We would like to wish all South African’s an amazing and happy Heritage Day. To celebrate we would like to share these awesome tips to improve your braai food photography skills.
If you follow these easy photo hacks you will be capturing that perfect braai memory that will last a lifetime! So let’s jump right in!
- When Shooting Outside, Avoid Shooting in Direct Sunlight – even though Braai’s looks great in sunlight to the naked eye, shooting in direct sunlight can lead to harsh images that have high contrast, blown-out highlights, bad shadows and colours (such as BBQ sauce) that often appear overly saturated. Move into the shade, make your own shade, or wait for some cloud coverage. You’ll find that diffused light evens things out and that beautiful chops will shine every time.
- When Shooting Inside, Find the Light – Short of investing in proper studio lighting, shooting a great braai image indoors is a pretty tall order. The artificial light in homes and restaurants, whether standard or fluorescent is simply not ideal. Diffused sunlight is still your best bet, and there’s usually at least one window that does the trick. Choose a window with lots of natural sunlight pouring in and use that light. However, the rule about direct sunlight still applies, so you’ll likely need to diffuse or soften the light. Try taping large pieces of white parchment paper over the entire window to act as a diffuser. You can also use a sheer white fabric curtain, a plain white bed sheet, or even a lightly opaque shower curtain… a clean one.
- Vary Your Angles – I often shoot an image three ways, (1) directly overhead looking straight down, (2) at about a 45-degree angle, and (3) just about parallel with the food. You can shoot the same food at these 3 perspectives and get 3 very different images. Every now and then I’ll shoot at, what’s known in the biz, as a Dutch angle. This is where you tilt the camera to create a slanted horizon line.
- Shoot Close – Zoom in tight on the food and really fill the frame with that delicious braai meal. I want people to almost taste the image. Sure, you can always crop an image later, but it never feels quite the same. Shooting tight will also give you those great shallow depth of field images that really make an image stand out.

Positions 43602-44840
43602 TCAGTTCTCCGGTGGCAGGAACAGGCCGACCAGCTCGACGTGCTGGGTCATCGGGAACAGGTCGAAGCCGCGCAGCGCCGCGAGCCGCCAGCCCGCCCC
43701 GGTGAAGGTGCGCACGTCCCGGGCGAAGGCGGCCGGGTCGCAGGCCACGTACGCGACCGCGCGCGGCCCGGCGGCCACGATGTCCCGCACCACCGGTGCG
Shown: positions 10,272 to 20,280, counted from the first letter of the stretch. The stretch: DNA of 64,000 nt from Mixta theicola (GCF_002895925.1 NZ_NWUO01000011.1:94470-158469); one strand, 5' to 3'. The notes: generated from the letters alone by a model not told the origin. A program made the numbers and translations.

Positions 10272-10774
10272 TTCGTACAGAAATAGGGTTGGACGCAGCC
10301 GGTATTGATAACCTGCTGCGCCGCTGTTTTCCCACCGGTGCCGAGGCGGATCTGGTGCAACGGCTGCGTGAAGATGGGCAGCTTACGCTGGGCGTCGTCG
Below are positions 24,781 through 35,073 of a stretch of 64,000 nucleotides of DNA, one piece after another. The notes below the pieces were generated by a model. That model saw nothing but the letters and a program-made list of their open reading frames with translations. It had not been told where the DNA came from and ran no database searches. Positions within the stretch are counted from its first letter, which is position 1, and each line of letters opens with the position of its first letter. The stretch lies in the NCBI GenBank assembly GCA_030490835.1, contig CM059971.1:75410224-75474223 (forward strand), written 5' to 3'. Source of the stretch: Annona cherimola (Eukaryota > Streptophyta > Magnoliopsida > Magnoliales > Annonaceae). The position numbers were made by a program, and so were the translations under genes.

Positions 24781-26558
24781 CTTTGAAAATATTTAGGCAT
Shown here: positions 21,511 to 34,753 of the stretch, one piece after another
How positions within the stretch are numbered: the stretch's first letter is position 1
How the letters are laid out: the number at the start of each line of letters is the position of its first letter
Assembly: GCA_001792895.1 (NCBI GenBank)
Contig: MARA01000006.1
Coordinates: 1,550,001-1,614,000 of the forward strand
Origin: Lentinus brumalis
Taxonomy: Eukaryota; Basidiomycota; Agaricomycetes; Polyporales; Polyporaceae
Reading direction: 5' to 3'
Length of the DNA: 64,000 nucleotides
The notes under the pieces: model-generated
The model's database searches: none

- Take Action Shots – It’s not only about the finished product and I love to get images of people creating their secret braai sauce. I’m drawn to cooks throwing dry rub, slicing fat steak and ribs, pulling pork shoulder, and assembling that perfect plate for their guests. Their faces, their movements, their passion… these are always great images.
- Look Past the Obvious – Braaing is a beautiful mess and I love shooting things like a messy pot of sauce, a dirty knife laying on an equally dirty cutting board just after the meat was sliced, or a saucy basting brush… things like that. I find it really helps tell the whole story of the braai.
- Edit! – All digital photos need some level of editing to make them pop, especially RAW images. And unless you’re a professional photographer, you don’t have to spend a fortune on photo editing software. In fact, there are many free photo-editing programs you can download for both PC and MAC and mobile users. I like programs such as Picasa, GIMP, Paint.net and even iPhoto. The most basic software will include key features that adjust brightness/contrast, hue/saturation and image sharpening. Think about all of the time and effort that goes into making that outstanding Braai. The least you can do is take some time to properly edit the images.
We would also like to end off by giving a shout out and say thank you to Grilling with Rich for the awesome article and tips.
We hope these tips help you capture that perfect braai image this Heritage Day.
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